Ecological interactions are complex, and thus it may help you think more carefully about your research questions if you attempt to represent your understanding of an ecological question as a web of interacting components rather than a linear set of connected hypotheses. If you haven't done much concept mapping before this may seem challenging at first, but not to worry, we'll be doing a lot of this together in class as we come up with our collective questions.
Why are we drawing concept maps? Because this helps us formalize, challenge and share our understanding of science in ways that words cannot. A nice recent paper explores the value of science drawing - "Drawing to Learn in Science"
Science 333: 296-297
You can do this in lots of ways, try various approaches out to figure out what is most efficient and useful for you. Paper and pencil are great, but if you find yourself erasing as much as you're adding, you might try tools like
- Google Drawing (you need a free gmail account. then click on Documents and then make a drawing).
- Prezi, a really new way of making presentations and an easy way to draw, free software at http://prezi.com/index/
- Cmap Tools software, specifically designed for concept mapping, free download at http://cmap.ihmc.us/download/
Try them all and figure out what approach works best for you. Or add your ideas/discoveries here in the comment box.
Comment by Alison, 9/21/11:
You can also use concept maps to reverse-engineer papers and understand how they're put together. Here's an example where I dissect the introduction to this modeling paper (keep in mind that modeling papers look different from field/lab experiment papers):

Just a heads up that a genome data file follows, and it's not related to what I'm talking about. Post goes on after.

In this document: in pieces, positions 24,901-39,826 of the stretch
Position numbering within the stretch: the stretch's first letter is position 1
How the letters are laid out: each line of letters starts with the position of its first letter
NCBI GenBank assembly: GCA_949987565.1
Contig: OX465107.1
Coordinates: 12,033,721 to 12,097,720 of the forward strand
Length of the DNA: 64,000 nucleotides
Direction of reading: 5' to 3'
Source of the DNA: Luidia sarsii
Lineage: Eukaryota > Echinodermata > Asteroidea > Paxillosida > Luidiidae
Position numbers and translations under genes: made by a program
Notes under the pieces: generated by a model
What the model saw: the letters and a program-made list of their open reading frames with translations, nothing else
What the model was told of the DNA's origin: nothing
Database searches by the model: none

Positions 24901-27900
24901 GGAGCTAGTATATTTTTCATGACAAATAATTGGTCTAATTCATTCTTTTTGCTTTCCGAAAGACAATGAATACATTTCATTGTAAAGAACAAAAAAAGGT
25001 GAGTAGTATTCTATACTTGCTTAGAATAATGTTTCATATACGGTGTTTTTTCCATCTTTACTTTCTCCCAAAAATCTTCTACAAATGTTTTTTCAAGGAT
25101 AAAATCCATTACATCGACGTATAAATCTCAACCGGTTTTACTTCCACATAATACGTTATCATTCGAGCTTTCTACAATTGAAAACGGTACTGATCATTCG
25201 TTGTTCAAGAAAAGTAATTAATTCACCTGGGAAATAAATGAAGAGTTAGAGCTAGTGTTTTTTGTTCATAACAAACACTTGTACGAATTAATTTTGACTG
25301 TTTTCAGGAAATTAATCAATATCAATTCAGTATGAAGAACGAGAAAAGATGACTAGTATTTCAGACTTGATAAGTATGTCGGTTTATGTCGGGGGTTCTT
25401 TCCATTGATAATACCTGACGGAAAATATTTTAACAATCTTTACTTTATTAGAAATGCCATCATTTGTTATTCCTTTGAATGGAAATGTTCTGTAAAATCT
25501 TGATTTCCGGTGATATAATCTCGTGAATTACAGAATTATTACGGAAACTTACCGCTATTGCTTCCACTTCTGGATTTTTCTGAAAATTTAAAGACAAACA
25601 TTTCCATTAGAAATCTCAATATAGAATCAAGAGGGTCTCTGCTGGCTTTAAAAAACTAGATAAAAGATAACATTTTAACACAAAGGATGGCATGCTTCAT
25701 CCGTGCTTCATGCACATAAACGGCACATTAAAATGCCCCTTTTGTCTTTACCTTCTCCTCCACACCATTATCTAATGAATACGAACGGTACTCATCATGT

Porporato, A., P. D’Odorico, et al. (2003). "Hydrologic controls on soil carbon and nitrogen cycles. I. Modeling scheme." Advances in Water Resources 26(1): 45-58. Link
Then I identified the main points in each paragraph and built this outline
of the introduction.
Finally, I took the outline and made it into a complete concept map
with less heirarchy and more links among more concepts. This concept map leads to a few insights:
- The authors justify their modeling efforts in three general ways, marked with red bubbles: they discuss the big ecological picture, they identify a hole in the literature, and they identify some interesting things that are partially addressed in the literature but remain interesting and worth of exploring.
- Many of the key arrows in this concept map point to relationships (yellow bubbles, which I'm using as the equivalent of labeled lines in other concept maps). Relationships! Not single concepts or entities. I suspect this is a theme in much of science.
- The authors of this paper allocate some of their introduction to describing and justifying their particular model. I think there's a fine line here -- an introduction should make the reader comfortable with everything that comes next, so sometimes some methods discussions are necessary, but you'd obviously like to have most of your methods in the Methods section.
- Their introduction is obviously publishable, but I don't think it's perfect.
- I'd like to see more discussion of which long/medium/short-term dynamics in the water & N cycles are well understood in the literature, and where the gaps in the literature are with respect to these dynamics. The concept map makes the absence of these discussion points more apparent.
- I also sometimes found it difficult to pull out the main points from each of the paper's paragraphs. Topic sentences may have been more straightforward to write in middle school, but they remain essential in college and beyond.
That's what I see so far. This was an enlightening exercise, and I recommend that you do it for yourself at some point if you have any questions about what a successful introduction looks like. If you'd like to add any comments to this page, either about the paper introduction or about how my concept map could be improved, please feel free!